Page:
Any time a decision is made impacting student life on campus — especially in regards to a student-funded service — student input is necessary. University of Wisconsin Transportation blatantly failed to follow the proper procedures, resulting in the end of a valuable and popular service in SAFE Cab. Shame on them.
In October, the UW Transportation Services Department issued an ultimatum to SSFC: fund SAFE Walk in full or SAFE Cab would be eliminated. Though the committee may have thought this to be an idle threat, they evaluated various criteria and made their decision, which included cutting 57 percent from the amount requested for SAFE Walk, a service that is vastly underused when compared to SAFE's other services, like SAFE Cab. In accordance with the threat, UW Transportation has said they will no longer manage SAFE Cab. UW Administration would make it seem as if SSFC doomed the cab program. Clearly, this is not the case.
In a meeting with representatives from UW Transportation, it became apparent they had already planned to relieve themselves of managing SAFE Cab, regardless of SSFC's decision. Additionally, the meeting showed a collaborative effort between UW Transportation and the Office of the Dean of Students in making this decision, entirely without a student voice.
The administration can't use the argument "it's too hard to judge what students want" when they easily could have spoken with the Campus Transportation Committee, SSFC or any number of bodies. The Campus Transportation Committee is an advisory shared-governance committee, not a policy-making body. Likewise, the SSFC has no authority in setting policies, but they do have the ability to fund services, such as the various SAFE programs. SSFC is a representative body of the student population, comprised of 17 elected and appointed student members — who better to tell the administration what students want?
Aside from this gross disregard for shared governance rules, the decision-makers failed to take into account the facts. Last year, SAFE Cab provided 13,100 rides to students in need, while SAFE Walk only had 1,075 uses. At budget costs of roughly $194,000 and $116,000 respectively, it is apparent that SAFE Cab is a more cost effective and widely used service than its counterpart. SAFE Walk is an important program as well, but it puzzles me why UW Transportation would tout one service so highly over the other, especially with contradictory statistics.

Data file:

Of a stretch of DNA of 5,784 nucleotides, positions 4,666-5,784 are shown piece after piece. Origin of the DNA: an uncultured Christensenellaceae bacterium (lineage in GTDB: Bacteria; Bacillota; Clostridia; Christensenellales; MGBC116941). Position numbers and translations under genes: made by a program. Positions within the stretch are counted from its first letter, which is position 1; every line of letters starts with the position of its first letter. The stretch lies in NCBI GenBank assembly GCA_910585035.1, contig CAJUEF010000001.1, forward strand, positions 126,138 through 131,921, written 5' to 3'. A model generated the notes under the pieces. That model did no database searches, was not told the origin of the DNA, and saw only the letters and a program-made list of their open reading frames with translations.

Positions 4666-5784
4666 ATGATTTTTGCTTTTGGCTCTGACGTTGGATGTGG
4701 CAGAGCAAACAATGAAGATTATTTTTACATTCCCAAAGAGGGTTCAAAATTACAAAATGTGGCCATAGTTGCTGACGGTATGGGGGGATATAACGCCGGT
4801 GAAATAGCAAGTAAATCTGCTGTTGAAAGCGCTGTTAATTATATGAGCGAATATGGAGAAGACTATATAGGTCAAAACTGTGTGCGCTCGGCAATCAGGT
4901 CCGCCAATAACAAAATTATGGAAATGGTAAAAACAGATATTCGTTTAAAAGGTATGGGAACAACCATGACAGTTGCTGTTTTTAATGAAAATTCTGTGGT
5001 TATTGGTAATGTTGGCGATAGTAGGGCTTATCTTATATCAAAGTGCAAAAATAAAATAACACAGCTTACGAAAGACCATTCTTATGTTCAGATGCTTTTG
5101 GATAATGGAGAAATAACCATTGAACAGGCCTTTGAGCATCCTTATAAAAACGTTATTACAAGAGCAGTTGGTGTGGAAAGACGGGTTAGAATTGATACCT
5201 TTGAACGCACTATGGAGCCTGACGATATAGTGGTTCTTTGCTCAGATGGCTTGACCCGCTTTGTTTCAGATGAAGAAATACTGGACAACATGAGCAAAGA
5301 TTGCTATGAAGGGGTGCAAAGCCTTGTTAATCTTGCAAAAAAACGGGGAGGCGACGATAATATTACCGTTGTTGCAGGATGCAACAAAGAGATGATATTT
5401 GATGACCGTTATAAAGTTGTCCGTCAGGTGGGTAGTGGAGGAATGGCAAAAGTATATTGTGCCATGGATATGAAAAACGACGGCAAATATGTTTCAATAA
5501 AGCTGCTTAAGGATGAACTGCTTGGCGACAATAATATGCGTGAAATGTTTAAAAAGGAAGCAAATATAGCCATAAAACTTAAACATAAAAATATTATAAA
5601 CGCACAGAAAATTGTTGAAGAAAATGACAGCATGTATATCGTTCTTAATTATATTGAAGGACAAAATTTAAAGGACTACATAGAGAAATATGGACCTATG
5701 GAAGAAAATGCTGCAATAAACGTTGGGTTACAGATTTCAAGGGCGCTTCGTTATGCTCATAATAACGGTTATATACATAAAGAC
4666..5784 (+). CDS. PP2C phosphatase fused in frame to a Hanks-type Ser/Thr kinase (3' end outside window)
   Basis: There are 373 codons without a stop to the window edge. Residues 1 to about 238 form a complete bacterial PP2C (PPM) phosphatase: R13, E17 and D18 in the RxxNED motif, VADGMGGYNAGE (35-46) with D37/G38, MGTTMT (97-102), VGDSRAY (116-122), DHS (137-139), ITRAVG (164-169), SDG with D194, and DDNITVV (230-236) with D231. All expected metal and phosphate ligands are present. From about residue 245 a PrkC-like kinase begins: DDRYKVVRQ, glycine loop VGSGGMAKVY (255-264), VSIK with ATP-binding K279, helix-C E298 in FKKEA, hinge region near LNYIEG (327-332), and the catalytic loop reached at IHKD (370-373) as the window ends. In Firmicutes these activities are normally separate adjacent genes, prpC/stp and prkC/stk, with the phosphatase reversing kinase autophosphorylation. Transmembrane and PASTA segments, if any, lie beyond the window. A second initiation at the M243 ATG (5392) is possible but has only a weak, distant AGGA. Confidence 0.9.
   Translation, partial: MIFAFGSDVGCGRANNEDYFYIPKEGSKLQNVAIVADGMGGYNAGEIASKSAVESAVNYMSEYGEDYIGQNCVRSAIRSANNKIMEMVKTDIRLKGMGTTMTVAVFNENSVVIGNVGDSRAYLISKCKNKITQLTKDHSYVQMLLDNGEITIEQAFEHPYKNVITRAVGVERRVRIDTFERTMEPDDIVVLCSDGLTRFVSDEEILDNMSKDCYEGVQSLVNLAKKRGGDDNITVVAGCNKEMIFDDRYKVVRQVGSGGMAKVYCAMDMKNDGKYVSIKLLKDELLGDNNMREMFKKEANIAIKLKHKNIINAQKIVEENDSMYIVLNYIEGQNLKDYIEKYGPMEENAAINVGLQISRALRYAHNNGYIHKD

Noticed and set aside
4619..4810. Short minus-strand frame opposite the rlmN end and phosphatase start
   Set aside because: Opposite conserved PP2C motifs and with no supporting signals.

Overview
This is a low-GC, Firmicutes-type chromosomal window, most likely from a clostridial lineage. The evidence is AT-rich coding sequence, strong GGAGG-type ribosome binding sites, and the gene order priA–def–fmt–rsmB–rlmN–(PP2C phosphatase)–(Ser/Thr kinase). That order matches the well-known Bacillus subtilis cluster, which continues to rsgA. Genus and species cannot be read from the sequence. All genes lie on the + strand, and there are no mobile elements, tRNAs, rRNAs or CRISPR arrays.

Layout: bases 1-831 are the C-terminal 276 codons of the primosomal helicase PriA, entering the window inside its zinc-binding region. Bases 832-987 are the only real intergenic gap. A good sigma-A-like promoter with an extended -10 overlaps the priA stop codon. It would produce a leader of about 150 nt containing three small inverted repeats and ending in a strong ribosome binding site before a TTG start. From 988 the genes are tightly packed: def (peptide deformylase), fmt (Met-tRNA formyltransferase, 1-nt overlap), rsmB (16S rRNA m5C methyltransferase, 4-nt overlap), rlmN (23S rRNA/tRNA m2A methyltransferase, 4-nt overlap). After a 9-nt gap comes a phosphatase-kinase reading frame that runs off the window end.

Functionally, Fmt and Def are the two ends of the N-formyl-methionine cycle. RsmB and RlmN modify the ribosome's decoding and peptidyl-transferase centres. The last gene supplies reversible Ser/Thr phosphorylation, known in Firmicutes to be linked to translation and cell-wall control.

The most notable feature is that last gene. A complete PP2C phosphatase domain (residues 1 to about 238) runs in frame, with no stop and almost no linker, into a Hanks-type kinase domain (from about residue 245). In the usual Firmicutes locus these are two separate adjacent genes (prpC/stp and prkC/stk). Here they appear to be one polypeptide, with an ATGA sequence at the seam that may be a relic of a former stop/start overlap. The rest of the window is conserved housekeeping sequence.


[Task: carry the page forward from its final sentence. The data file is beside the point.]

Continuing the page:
Cutting the SAFE Cab program will mean another entity must manage it to keep it alive. UW Transportation has insisted a student organization or ASM be responsible for the program. Though this appears to be a noble thought, it is completely impractical. No student organization, including ASM, has the expertise or resources for maintaining such a program. Unlike UW Transportation, these groups don't have the ability to issue an infinite amount of parking tickets to help subsidize these services. The decision by UW Transportation to scrap the SAFE Cab program will ultimately cut students short of a service they are currently receiving and will cost students more in terms of segregated fees. Moreover, this will have a profoundly detrimental effect on campus safety.
In the end, it comes down to a simple trick played by the administration. Having already made up their minds on the SAFE Cab issue, they attempted to place blame on the students through the SSFC decision. As kids, our parents used to make decisions for us. Now, as students, we have administrators doing the same. Perhaps we should call the UW Transportation Director the next time we need a safe ride somewhere.
Eric Varney is the chair of ASM and is a senior majoring in finance, marketing and history.